First Published: 2012-12-28

 

Mosul men go under knife for good looks

 

Young Iraqis want more attractive noses as plastic surgery is booming in one of Iraq’s most dangerous cities.

 

Middle East Online

By Saleh Elias – MOSUL, Iraq

Floorishing business

Business is booming, say cosmetic surgeons in one of Iraq’s most dangerous cities. It’s not just Botox for ladies either. Apparently the biggest increase is in young men who want more attractive noses.

The Mosul clinic run by Dr Sadallah al-Zako is full almost all day, every day. For five working days of the week it’s crowded with people from all age and social groups. What they have in common: they want to look nicer.

Al-Zako is a member of the British Association of Plastic Surgeons and he was the first to introduce cosmetic surgery to the city of Mosul in 1987. And now, as he told NIQASH, cosmetic surgery is on the increase. “Up by 70 percent in 2012 compared to 2009,” al-Zako boasts. “Currently I’m performing around 60 surgeries a month here.”

In the recent Iraqi past, most of the patients who came for cosmetic surgery were victims of violence or accidents, as well as children with congenital disfigurations. But over the past few years a new kind of customer has entered the market: men and women preoccupied with good looks.

“The relatively stable security conditions in the Nineveh province over the past two years and, perhaps more importantly, the increase in income levels for a large sector of local society, particularly among government employees, are two of the main reasons behind this increase,” local sociologist Bashar al-Mimari explains. “When people feel secure about their incomes, they start thinking of luxury items.”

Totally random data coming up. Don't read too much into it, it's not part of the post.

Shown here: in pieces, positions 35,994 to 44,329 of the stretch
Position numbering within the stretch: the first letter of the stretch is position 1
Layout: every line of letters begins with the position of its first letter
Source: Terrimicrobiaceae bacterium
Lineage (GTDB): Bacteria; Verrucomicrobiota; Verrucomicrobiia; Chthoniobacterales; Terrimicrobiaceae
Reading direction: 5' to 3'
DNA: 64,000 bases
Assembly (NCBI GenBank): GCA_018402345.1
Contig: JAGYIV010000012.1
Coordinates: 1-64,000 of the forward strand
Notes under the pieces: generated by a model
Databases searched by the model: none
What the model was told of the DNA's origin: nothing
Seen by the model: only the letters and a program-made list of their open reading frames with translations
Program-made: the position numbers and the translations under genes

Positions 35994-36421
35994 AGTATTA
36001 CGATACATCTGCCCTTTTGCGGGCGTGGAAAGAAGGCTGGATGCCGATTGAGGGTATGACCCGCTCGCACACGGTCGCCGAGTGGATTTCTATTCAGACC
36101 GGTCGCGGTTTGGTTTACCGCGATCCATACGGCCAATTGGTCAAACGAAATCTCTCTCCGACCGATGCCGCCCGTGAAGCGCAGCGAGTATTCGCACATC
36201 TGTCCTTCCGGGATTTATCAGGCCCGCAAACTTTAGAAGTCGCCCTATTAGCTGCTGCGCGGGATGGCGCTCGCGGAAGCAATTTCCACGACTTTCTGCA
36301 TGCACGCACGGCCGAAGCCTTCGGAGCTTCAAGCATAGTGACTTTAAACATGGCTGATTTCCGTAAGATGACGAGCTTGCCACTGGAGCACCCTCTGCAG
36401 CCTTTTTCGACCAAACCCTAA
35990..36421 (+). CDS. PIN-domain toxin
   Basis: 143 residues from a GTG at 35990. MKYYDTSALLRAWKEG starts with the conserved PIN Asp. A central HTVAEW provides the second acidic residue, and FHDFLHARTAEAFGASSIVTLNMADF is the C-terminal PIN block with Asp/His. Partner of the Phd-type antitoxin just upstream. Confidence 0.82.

Al-Mimari believes it’s also about more than this. Iraq has become more connected to the rest of the world through access to the Internet and satellite television. “So Iraqis are aware of scientific developments in various fields, including medicine,” he says.

In fact, al-Zako adds, a lot of the women coming to his surgery are doing so because their husbands are seeing beautiful women on television and they want their wives to change accordingly. Most of the women come for laser treatment or Botox injections.

Al-Zako says there are two other areas where his business is booming. More local children who have issues with, for example, cleft palate come for surgery. He believes this is mainly because people have realized how important it is to resolve these problems at an early age.

But an unexpected area of trade also involves male customers. It turns out that most of the Mosul locals undergoing plastic surgery are men aged between 18 and 30 years. And al-Zako says most of them are unhappy about their noses.

Still, there still seems to be plenty of stigma attached to the idea of cosmetic surgery in Mosul, a relatively conservative town.

One patient that NIQASH spoke with had had his ears pinned back. The young man was very happy with the results of his surgery but he asked that he not be named in case his friends and family found out about his visit to al-Zako’s clinic.